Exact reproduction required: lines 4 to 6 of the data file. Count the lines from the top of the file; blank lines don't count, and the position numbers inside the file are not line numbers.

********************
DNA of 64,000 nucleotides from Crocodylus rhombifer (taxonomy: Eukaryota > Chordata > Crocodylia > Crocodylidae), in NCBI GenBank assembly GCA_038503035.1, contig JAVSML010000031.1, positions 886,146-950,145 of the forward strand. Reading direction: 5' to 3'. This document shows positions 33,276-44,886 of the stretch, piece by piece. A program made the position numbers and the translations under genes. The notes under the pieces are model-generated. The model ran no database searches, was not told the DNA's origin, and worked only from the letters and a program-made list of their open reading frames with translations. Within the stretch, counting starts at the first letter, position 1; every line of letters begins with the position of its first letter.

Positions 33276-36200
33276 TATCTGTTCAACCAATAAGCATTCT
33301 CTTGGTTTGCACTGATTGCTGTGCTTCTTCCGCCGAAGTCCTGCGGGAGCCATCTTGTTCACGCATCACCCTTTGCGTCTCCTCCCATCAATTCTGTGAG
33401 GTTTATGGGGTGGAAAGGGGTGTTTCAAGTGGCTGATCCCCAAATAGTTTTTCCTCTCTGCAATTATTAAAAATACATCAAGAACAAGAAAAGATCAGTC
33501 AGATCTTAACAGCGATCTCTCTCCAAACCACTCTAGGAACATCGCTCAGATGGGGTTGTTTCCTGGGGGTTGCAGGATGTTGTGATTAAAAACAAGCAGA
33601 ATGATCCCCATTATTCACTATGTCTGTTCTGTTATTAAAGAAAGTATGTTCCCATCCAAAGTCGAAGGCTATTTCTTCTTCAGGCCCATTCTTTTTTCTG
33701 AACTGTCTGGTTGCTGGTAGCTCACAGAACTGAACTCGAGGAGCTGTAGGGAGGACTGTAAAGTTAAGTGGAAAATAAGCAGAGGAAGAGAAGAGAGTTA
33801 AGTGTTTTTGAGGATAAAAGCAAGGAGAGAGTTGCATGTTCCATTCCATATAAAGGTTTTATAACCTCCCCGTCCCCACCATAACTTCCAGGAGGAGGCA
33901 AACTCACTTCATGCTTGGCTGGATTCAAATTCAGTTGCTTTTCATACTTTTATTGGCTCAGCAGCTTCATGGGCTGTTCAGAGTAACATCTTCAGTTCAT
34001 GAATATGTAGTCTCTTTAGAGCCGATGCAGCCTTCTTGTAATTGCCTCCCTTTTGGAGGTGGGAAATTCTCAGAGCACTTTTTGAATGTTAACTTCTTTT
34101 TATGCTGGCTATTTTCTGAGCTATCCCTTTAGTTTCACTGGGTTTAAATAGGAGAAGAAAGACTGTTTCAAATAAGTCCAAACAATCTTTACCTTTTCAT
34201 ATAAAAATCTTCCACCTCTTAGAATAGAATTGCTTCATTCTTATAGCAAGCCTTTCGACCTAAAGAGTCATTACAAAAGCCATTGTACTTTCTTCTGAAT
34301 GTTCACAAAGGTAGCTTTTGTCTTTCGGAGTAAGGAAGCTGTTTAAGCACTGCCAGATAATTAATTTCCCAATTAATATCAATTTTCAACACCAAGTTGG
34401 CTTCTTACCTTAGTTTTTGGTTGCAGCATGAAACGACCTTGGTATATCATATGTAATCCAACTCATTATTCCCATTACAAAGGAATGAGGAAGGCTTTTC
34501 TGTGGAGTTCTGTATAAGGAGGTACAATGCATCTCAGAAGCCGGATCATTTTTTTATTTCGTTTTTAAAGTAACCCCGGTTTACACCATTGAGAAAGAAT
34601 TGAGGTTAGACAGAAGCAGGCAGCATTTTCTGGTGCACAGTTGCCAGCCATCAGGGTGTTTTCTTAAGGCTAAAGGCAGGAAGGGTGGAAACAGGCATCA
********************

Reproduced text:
33301 CTTGGTTTGCACTGATTGCTGTGCTTCTTCCGCCGAAGTCCTGCGGGAGCCATCTTGTTCACGCATCACCCTTTGCGTCTCCTCCCATCAATTCTGTGAG
33401 GTTTATGGGGTGGAAAGGGGTGTTTCAAGTGGCTGATCCCCAAATAGTTTTTCCTCTCTGCAATTATTAAAAATACATCAAGAACAAGAAAAGATCAGTC
33501 AGATCTTAACAGCGATCTCTCTCCAAACCACTCTAGGAACATCGCTCAGATGGGGTTGTTTCCTGGGGGTTGCAGGATGTTGTGATTAAAAACAAGCAGA